By Joe Millis, who is the author of Jerusalem: An Illustrated History of the Holy City
I supported Yachad’s bid to join the Board of Deputies. Not just because I support the group, but also because I think that the Board has to be as representative as possible. Otherwise, we might as well shut the shop and hand over the keys to the Jewish Leadership Council.
To that end, and this might surprise you, if British Herut or the Chareidim were to join, I’d say bruchim ha’baim (welcome).
In both cases, I’d endeavour to be seconder of the motion.
What I don’t get is that those who big up Israel as a beacon of democracy with a lively debating culture in a sea of autocracy, are precisely those who want to stifle debate here.
What’s worrying is that they seem to think that their way, and only their way, is the only way to support Israel.
What they seem to want is some sort of Pyongyang-esque unity/comformity, and woe betide anyone who disagrees.
Anyone else gets abuse, including homophobic abuse shouted in their faces, or when racist, anti-Muslim abuse is yelled within two metres of them, they ignore it.
Some of them are even happy to stand with the EDL, or support Ukip, which is now in bed with a party whose leader is a Holocaust-denier. O tempora! O mores (Alas the times! Alas the manners)!
And yet… And yet… say something about Israel that is not to their liking, and you are automatically branded a traitor or the spawn of Satan.
Someone even gave the emailing list of Board members to people abroad – probably a breach of the Data Protection Act – to lobby against Yachad joining. But obviously they won’t come forward to admit it.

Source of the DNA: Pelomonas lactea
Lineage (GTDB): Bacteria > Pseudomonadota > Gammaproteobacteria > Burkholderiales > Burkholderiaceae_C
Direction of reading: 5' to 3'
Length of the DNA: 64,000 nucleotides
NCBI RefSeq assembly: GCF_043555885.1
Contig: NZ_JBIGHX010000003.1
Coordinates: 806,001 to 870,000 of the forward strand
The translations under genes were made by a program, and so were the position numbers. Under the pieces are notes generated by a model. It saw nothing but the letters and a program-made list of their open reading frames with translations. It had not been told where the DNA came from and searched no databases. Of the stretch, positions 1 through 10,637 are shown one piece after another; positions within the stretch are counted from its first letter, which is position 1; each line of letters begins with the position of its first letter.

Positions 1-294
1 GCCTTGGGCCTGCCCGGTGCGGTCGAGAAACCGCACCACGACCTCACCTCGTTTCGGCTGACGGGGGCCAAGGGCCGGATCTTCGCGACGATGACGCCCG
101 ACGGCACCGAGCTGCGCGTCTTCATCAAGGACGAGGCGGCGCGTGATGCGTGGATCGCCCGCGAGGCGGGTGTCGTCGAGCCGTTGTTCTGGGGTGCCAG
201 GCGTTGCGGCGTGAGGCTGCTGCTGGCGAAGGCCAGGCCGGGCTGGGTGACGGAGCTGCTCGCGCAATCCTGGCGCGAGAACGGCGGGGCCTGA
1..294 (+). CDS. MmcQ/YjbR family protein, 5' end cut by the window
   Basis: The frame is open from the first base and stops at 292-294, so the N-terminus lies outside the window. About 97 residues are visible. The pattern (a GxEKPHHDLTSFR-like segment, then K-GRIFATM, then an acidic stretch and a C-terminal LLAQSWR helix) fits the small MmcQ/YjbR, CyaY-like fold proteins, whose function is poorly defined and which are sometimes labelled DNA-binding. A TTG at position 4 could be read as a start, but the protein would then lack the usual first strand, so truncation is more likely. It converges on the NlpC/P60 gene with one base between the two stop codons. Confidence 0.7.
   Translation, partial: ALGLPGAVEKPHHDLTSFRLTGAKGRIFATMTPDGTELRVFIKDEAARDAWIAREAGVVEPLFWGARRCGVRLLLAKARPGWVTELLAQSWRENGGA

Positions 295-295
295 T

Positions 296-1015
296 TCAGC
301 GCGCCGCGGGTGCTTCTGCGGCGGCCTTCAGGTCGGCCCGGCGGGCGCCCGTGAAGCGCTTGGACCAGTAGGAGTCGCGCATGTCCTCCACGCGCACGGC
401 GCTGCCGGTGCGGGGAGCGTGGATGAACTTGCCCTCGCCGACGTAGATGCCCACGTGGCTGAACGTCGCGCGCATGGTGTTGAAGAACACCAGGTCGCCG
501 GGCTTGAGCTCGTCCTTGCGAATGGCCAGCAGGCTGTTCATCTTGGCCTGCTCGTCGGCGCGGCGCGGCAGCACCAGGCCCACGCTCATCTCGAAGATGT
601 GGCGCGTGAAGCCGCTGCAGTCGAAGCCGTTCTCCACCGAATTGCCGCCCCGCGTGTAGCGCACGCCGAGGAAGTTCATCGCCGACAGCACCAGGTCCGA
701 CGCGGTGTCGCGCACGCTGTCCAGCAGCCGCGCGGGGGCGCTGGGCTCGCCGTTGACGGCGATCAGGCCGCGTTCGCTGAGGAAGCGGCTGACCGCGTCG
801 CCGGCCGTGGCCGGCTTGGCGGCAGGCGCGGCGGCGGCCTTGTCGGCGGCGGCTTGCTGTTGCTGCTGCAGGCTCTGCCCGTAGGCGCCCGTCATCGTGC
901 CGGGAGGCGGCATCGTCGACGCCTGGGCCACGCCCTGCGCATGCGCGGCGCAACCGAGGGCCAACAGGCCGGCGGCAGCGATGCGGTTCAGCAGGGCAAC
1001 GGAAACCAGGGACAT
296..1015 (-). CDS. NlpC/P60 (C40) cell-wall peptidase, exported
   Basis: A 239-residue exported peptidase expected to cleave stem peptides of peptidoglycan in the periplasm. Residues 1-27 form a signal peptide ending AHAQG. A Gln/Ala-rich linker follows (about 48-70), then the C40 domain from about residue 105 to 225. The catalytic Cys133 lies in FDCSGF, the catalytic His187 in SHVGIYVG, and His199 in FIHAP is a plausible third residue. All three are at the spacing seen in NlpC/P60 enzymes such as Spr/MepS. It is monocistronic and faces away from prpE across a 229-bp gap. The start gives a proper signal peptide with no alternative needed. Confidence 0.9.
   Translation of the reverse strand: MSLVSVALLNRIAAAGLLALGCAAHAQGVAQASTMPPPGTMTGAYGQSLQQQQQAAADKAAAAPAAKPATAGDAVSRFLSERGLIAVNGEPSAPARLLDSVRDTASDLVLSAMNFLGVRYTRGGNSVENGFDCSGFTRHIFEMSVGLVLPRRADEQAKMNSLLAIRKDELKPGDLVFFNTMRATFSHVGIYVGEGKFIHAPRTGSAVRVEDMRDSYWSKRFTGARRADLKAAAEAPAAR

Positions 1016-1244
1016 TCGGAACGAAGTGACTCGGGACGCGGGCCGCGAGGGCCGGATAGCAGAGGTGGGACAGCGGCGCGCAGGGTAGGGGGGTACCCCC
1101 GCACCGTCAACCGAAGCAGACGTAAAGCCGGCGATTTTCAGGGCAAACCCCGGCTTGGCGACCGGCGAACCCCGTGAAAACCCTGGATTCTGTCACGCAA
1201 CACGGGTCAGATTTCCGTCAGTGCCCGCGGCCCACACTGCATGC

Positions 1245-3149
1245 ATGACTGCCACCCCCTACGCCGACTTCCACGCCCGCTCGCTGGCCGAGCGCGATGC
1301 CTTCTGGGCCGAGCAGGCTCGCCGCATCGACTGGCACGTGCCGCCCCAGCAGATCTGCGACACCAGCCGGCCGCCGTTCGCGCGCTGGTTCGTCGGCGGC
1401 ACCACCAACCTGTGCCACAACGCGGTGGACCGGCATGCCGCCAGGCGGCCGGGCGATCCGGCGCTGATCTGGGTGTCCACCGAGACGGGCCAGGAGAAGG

As they say when we criticise this or that aspect of Israeli policy: “If you want to criticise, come and live here and take part in the democratic process.” Perhaps the irony is lost on them. And who said satire was dead?
Worse, you might get an abusive letter in the post. I know I have. How to make friends and influence people it is not.
Contrast that with the excellent work our students do in fighting BDS and other anti-Israel moves. Quietly and calmly they went about the task; no fuss, no hysterics – and, more often then not, they have won the debate. Yes, debate. Not shouting, not ranting, but debating sensibly. Would that we “grown ups” acted in the same manner.
Many myths have been put out by Yachad’s detractors in this, at times, very ugly debate.
Among them that Yachad arranges tours that focus solely on the plight of Palestinians.
Just this week Yachad took a group to meet the mayor of the West Bank settlement of Efrat – check the Yachad Facebook page for pics. Yachad also works with the Yesha council (official body of the settler movement). Ask the students how they found their meeting with them six weeks ago on their trip.
Here’s another: Because the Yachad director sometimes reads +972 online magazine she and Yachad think that Israel is an apartheid state. On that basis no one should ever read anything Justice Minister Tzipi Livni says. She recently said ‘This is apartheid’ about the decision to segregate buses in the West Bank.
And former Prime Minister Ehud Barak said much the same thing regarding holding on to the occupied territories. I suppose the anti-Yachad people think that the most decorated soldier in Israel’s history is a self-hating, anti-Zionist Jew.
In Judaism, we have a concept called Chesed – usually translated as loving kindness – and I fear that that is one commodity that is severely lacking when it comes to debates in the community about Israel.
I am reminded of WB Yeats’ poem, The Second Coming:
Things fall apart; the centre cannot hold;
Mere anarchy is loosed upon the world,
The blood-dimmed tide is loosed, and everywhere
The ceremony of innocence is drowned;
The best lack all conviction, while the worst
Are full of passionate intensity.